Subacromial impingement syndrome (SIS) is a very common cause of shoulder pain in the young adults. It can cause debilitating pain, dysfunction, and affects the activities of daily living. It represents a spectrum of pathology ranging from bursitis to rotator cuff tendinopathy which can ultimately lead to degenerative tear of the rotator cuff. Various theories and concepts have been described and it is still a matter of debate. However, most published studies suggest that both extrinsic and intrinsic factors have a role in the development of SIS. The management is controversial as both nonoperative and operative treatments have shown to provide good results. This article aims to provide a comprehensive current concepts review of the pathogenesis, etiologies, clinical diagnosis, appropriate use of investigations, and discussion on the management of SIS.

Conceptual origins, current practice, and views of wide awake hand surgery

Donald H. Lalonde

This article reviews historical background, essential practice principles, and the new emerging area of wide awake hand surgery. It outlines the reasons that wide awake, local anaesthesia, no tourniquet surgery has emerged so quickly in the last 10 years over the world. I explain the origin of the concepts and some of the challenges of getting the technique accepted; in particular, the debunking of the myth of epinephrine danger in the finger. I review the most recent developments in several operations in this rapidly changing field of the tourniquet-free approach. Finally, this review includes speculations on the future of this technique.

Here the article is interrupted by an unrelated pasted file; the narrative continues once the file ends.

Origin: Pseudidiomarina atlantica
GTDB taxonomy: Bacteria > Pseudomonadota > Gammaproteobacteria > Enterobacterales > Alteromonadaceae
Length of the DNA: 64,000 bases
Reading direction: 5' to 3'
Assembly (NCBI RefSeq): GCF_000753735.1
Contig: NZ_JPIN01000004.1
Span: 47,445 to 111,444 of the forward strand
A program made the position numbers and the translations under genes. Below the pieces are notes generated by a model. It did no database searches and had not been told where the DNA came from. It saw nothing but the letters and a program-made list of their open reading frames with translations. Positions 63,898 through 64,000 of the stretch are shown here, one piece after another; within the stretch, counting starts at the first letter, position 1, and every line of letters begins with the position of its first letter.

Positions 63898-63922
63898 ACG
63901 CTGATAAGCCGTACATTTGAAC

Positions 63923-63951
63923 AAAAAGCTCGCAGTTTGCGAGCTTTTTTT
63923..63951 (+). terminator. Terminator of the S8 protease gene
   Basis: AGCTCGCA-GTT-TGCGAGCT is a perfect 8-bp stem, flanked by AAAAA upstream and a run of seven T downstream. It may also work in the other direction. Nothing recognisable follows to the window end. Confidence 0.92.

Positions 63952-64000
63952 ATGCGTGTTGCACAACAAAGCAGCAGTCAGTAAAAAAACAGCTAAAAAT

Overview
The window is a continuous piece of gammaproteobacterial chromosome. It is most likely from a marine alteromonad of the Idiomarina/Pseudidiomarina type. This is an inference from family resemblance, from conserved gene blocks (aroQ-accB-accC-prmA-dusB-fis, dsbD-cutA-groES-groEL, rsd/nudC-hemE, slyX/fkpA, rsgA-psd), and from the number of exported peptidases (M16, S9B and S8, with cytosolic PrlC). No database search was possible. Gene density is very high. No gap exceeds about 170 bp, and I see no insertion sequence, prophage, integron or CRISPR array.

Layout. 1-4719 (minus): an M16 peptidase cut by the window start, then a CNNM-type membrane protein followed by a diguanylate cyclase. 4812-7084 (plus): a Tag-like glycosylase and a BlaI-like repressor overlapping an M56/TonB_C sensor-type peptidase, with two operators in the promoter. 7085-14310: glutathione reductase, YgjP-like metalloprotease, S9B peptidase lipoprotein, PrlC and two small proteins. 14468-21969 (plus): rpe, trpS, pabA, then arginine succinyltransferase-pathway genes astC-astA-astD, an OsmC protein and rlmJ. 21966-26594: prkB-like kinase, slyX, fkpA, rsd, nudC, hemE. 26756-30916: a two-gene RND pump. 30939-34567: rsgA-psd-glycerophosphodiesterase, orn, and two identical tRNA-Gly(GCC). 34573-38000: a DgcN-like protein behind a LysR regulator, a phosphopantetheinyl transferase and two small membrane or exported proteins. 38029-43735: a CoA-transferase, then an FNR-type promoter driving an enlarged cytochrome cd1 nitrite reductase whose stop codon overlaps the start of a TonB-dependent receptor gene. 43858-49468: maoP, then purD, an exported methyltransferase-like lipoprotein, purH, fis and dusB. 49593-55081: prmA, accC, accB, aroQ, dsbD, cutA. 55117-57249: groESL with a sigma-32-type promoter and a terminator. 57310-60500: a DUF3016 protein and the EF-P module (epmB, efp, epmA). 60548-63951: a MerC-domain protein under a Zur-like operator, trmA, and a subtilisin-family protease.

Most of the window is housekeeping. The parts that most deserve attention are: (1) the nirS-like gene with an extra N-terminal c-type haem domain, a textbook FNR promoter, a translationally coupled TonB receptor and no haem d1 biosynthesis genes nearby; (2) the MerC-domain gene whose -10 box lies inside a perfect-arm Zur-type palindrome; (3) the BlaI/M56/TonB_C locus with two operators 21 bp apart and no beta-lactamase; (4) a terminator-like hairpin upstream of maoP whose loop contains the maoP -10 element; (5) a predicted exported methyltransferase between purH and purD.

Comment: This article talks about undertaking hand surgery under regional / local anaesthesia i.e. without putting patients to sleep. Prof. Singh uses many of these techniques highlighted in this article in his practice. The advantage of this technique is that there is no side effect of general anaesthesia like nausea or vomiting. The patient is comfortable and can go home sooner.

A systematic review of medial epicondylectomy as a surgical treatment for cubital tunnel syndrome

Eva E. O’GradyQureish VanatDominic M. PowerSimon Tan

The aim of this study was to review the literature of decompression of the cubital tunnel with medial epicondylectomy and to assess outcomes and complications. Twenty-one case series reported on 886 medial epicondylectomies. The mean percentage of patients obtaining improvement of one or more McGowan grade was 79%. The mean percentage obtaining a good/excellent Wilson Krout grade of outcome was 83%. Of six comparative studies, two showed no significant differences in outcomes between medial epicondylectomy and transposition procedures, and three reported better outcomes with medial epicondylectomy. One reported similar outcomes with medial epicondylectomy and simple decompression. The existing literature on medial epicondylectomy is of limited methodological quality and does not allow for firm conclusions to be drawn regarding its efficacy compared with other surgical techniques. Further studies should aim for high methodological quality, randomized comparison with simple decompression or anterior transposition and should utilize standardized outcome measures.

Comment: This article looks at different options for surgery on ulnar nerve compression, often understood by patients as ‘funny bone’ This is the nerve that passes around the back of elbow and can cause problems with fingers and hands. Prof. Singh uses a different technique which is less invasive and provides good outcome.